After the Florida legislature adopted a legislative reapportionment plan in 1992, several different federal lawsuits were filed by a group of Hispanic voters, a group of African American voters, and the federal government, all alleging that the plan cracked cohesive minority populations across the state and diluted their votes in violation of Section 2 of the Voting Rights Act. The plaintiffs' claims centered around several areas throughout the state where they argued black or Hispanic populations could have formed a voting majority in a politically cohesive, reasonably compact district (or in more than one). The defendant-state officials defended their plan on the grounds that the districts as drawn permitted the state's minority groups to elect candidates of their choice in a number of districts that was roughly proportional to their respective statewide populations, and this bars the plaintiffs' claims of vote dilution. The U.S. District Court for the Northern District of Florida consolidated the three cases and, following a trial, found that the Thornburg v. Gingles preconditions were established, that Hispanic and African American populations in Florida had suffered historically from official discrimination and continued to feel those effects, and that the state could and should have devised a plan containing more majority-minority House and Senate districts. Based on those findings alone, the district court held that the state's legislative reapportionment plan violated Section 2.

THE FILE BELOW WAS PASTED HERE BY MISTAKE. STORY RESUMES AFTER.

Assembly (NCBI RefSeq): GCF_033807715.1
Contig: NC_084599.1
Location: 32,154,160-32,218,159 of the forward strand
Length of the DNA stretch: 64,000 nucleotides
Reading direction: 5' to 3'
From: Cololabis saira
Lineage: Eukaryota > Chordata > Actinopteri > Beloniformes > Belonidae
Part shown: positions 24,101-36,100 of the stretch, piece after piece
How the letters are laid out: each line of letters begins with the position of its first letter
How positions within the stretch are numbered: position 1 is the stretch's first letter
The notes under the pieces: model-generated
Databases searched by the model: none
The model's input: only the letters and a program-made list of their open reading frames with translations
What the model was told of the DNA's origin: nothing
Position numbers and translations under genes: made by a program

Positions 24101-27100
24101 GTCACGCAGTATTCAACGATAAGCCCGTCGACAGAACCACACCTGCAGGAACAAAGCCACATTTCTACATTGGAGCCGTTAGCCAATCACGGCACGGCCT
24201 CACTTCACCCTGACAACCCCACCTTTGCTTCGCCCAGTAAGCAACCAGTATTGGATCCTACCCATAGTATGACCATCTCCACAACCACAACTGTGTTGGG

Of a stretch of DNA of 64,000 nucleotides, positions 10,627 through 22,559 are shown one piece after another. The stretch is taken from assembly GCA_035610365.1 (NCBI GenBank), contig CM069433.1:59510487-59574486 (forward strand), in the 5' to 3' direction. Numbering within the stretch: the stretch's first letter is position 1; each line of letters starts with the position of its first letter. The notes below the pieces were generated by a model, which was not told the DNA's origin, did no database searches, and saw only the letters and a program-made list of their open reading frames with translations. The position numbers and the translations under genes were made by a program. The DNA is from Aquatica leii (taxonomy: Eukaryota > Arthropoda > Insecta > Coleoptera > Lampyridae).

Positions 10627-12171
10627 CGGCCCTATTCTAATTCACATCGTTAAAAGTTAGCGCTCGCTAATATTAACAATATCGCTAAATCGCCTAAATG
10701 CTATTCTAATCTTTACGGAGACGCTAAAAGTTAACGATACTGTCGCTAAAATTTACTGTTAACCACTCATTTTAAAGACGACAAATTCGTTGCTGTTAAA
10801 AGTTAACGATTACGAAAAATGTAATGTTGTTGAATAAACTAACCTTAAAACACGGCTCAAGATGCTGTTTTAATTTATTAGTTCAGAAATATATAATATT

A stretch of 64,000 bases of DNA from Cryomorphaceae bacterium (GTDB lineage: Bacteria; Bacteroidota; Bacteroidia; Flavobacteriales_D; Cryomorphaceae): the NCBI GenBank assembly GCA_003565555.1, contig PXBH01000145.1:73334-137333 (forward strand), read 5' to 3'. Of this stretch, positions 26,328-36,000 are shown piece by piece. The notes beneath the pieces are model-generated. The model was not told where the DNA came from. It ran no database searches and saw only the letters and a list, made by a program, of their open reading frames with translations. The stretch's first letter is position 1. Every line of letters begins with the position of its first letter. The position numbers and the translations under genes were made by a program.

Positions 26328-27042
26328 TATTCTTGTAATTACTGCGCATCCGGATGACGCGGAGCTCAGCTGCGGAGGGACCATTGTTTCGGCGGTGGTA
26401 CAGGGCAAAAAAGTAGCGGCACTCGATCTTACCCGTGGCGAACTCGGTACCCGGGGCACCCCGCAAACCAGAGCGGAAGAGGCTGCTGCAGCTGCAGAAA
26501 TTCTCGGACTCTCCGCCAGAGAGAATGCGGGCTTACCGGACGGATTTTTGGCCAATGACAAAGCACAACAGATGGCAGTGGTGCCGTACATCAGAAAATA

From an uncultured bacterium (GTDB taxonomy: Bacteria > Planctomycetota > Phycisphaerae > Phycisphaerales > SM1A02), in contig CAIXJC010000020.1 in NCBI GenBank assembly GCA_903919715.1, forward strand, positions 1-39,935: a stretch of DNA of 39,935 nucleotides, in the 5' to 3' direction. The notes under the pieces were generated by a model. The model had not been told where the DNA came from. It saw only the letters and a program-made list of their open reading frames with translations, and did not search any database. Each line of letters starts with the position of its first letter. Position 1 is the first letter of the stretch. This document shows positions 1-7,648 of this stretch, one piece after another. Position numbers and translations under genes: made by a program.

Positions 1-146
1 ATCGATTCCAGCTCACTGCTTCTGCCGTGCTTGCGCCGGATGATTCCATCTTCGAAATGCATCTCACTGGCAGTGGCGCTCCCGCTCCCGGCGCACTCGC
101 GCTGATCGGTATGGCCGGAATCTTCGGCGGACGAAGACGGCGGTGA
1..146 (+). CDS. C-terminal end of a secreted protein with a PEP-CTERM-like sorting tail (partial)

In 1994, the U.S. Supreme Court reversed the District Court's ruling on the grounds that the lower court's decision was based upon an erroneous application of the Gingles preconditions and totality of circumstances analysis under Section 2. The Court stated that although the Gingles preconditions are necessary to state a claim of vote dilution under Section 2, they are not necessarily sufficient. Rather, the court must assess the significance of the Gingles factors after considering all past and present circumstances relevant to determining whether the political process is equally open to minority populations under the challenged plan, which the district court failed to do here. While the Court rejected the state officials' argument that proportionality of minority voting strength to their statewide population was a dispositive bar to vote dilution claims under Section 2, the Court did recognize that proportionality is a relevant factor to consider in the totality of circumstances analysis because it is an indication that minority voters have equal electoral opportunities in spite of racial polarization. In light of its proportionality between minority populations and their voting strengths, as well as the plaintiffs' failure to produce evidence otherwise indicating that minority voters have less of an opportunity to elect representatives of their choice under it, the Court held that Florida's legislative reapportionment plan did not violate Section 2.
Significance: When analyzing a Section 2 vote dilution claim, the fact that minority representation under the plan is roughly proportional to minority population statewide, although relevant, is not entirely dispositive.
U.S. Supreme Court - 512 U.S. 997 (1994)
- Opinion - 6/30/94